One of the most iconic days in the history of the world.
Today, in 2012, Eric Sykes sadly passed away, aged 89, surrounded by his wife of 60 years and his four children.
A veteran of post-war British humour, he wrote and performed with the likes of Tony Hancock, Peter Sellers, Tommy Cooper and Spike Milligan, before meeting the phenomenal Hattie Jaques and creating some of the most recognisable sit-coms of the 1960's and 1970's.
After the war, in 1946/47, he moved to London during a fierce winter, and within a week found himself freezing, hungry and penniless. By pure chance, he walked into a performer he had known in the RAF, a Scottish comedy actor called Bill Fraser. Fraser was working in a comedy at the Playhouse theatre in London's West End and took Eric into the theatre, fed him and kept him warm.
He offered him a job writing comedy for him to use on radio shows, and the couple worked together many times in the years to come. Despite being quite deaf, and half blind for most of his adult life, Eric managed to write and appear in some of the most iconic television, radio and film comedy of the time.
If you're a bit young to remember the original 'Sykes and A...' series (59 episodes between 1960 and 1965) or 'Sykes' the first time around (68 episodes between 1972 and 1979), you might remember him as the voice signing off at the end of the original Teletubbies programmes, or perhaps as the caretaker in Harry Potter and the Goblet of Fire in 2005?
A funny man, who could write comedy quickly while sitting on a bus. A real natural. One of my favourite gags of his is: "I had lunch with a chess champion the other day. I knew he was a chess champion because it took him 20 minutes to pass the salt." I know it's not cheap, but the DVD of all the 70's Sykes can be bought here.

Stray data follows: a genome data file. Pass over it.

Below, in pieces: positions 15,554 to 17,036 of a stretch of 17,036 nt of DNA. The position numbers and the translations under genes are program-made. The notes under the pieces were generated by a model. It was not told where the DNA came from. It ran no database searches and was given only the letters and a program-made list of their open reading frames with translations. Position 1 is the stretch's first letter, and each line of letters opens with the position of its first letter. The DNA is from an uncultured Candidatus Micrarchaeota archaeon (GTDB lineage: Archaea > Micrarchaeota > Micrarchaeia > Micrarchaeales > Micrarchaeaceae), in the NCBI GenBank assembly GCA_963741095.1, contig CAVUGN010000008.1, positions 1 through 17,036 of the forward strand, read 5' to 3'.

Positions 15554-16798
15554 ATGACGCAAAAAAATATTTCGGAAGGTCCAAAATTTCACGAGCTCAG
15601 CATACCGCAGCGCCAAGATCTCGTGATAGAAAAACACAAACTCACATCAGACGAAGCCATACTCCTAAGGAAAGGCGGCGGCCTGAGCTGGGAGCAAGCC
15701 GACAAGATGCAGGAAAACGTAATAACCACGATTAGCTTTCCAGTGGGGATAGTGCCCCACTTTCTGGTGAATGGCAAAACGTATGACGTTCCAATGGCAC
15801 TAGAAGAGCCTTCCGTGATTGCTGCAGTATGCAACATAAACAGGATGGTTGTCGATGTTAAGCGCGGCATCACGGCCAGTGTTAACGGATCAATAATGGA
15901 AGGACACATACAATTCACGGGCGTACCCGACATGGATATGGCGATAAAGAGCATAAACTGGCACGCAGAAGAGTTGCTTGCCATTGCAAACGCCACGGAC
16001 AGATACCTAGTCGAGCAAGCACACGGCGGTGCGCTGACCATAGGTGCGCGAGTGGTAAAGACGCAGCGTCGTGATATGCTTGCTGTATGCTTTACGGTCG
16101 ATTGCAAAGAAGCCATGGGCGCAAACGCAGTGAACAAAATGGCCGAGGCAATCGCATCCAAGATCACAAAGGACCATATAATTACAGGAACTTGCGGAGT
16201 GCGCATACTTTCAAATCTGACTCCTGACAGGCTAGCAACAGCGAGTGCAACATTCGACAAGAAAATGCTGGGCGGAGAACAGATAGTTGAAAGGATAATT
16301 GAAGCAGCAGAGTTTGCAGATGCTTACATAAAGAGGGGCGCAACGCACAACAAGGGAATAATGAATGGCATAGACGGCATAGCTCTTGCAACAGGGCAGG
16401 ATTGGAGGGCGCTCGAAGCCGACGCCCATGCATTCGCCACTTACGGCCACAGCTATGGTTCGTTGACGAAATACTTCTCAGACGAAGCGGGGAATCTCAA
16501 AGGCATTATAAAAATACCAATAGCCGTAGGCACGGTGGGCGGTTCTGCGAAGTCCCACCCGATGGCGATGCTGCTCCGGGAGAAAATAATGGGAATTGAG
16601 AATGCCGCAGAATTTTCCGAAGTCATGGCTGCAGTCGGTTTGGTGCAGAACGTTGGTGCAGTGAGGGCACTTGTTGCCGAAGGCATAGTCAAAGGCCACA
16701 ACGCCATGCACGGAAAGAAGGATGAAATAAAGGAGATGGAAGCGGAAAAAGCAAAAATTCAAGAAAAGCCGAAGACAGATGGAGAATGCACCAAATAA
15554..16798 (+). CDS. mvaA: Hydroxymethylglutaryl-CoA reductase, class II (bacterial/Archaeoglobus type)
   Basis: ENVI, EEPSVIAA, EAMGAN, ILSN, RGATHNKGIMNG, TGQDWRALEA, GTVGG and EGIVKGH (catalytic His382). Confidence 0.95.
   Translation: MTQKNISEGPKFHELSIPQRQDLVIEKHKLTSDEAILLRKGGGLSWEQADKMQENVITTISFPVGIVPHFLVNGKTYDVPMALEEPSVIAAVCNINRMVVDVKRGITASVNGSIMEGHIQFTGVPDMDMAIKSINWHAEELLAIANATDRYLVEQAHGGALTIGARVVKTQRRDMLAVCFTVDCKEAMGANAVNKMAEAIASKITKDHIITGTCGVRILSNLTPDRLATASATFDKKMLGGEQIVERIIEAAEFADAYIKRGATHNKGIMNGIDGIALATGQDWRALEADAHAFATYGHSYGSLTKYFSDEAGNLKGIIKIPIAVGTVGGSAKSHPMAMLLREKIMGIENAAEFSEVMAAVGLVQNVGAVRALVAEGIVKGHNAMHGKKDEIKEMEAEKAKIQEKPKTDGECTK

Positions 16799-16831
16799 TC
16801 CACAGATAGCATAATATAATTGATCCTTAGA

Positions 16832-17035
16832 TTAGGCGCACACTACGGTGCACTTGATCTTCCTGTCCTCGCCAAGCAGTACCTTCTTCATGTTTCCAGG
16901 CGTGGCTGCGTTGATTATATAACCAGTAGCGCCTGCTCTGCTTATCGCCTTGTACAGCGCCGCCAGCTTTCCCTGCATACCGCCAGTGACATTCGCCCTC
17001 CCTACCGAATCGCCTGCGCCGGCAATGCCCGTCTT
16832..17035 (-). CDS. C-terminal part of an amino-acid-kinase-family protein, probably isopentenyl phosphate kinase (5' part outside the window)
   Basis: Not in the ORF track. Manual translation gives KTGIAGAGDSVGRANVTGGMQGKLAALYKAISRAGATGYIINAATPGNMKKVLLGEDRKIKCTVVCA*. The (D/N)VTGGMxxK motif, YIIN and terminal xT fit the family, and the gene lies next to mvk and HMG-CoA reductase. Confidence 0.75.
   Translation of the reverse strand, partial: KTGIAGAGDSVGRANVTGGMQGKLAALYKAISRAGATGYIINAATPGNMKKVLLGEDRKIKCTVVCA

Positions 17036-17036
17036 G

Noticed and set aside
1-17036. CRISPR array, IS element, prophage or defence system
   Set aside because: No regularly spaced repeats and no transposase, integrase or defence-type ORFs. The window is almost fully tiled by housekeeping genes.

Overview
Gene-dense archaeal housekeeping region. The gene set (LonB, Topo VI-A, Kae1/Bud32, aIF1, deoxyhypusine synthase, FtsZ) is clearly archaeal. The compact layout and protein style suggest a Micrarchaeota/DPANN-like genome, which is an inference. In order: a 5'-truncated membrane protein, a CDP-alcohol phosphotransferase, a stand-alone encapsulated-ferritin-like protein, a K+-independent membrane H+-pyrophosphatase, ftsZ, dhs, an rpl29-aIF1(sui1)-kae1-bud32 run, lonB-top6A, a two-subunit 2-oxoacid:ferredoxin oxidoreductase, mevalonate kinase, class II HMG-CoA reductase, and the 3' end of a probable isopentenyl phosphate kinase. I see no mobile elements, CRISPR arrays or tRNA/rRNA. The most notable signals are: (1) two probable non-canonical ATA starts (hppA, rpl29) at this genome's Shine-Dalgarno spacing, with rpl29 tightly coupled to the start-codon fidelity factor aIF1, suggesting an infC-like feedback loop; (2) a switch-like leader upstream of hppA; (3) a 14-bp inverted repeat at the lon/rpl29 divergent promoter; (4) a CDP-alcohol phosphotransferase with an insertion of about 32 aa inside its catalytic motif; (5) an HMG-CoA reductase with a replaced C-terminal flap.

In other news, in 1776, the original the Declaration of Independence wording was ratified by Congress on this day, and received the first of 56 signatures. John Hancock, as the President of Congress, signed the declaration on the 4th of July with the final signature, that of Matthew Thornton of New Hampshire, taking place on November 4th 1776.
The original 13 states are represented on 'Old Glory', or 'The Star Spangled Banner' by the alternate red and white stripes, with the 50 current states represented as a white star on the blue background. Originally the square also had 13 stars, representing the original states.
Eight of the 56 signatories were born in Britain or Ireland, becoming naturalised US citizens during their lifetime. The youngest signatory was Edward Rutledge at just 26, while Benjamin Franklin was the oldest at 70.
Perhaps one of the most famous statements on Human Rights can be seen as the second sentence on the declaration;
"We hold these truths to be self-evident, that all men are created equal, that they are endowed by their Creator with certain unalienable Rights, that among these are Life, Liberty and the pursuit of Happiness."
We live in interesting times. If you're out celebrating American Independence Day today, or maybe just watching The Plank on Youtube (which you can watch here) have the best 4th of July!
Thanks for reading.